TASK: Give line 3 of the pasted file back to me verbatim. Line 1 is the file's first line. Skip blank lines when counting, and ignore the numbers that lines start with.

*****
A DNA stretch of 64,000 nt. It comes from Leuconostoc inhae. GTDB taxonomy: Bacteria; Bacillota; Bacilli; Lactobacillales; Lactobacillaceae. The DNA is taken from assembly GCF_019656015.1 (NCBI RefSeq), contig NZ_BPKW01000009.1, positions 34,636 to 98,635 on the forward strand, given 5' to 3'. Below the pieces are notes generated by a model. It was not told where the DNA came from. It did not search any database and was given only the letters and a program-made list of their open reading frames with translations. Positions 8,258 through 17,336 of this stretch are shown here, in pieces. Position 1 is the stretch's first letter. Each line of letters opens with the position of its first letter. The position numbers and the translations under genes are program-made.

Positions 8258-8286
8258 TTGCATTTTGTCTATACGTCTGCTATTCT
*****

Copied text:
8258 TTGCATTTTGTCTATACGTCTGCTATTCT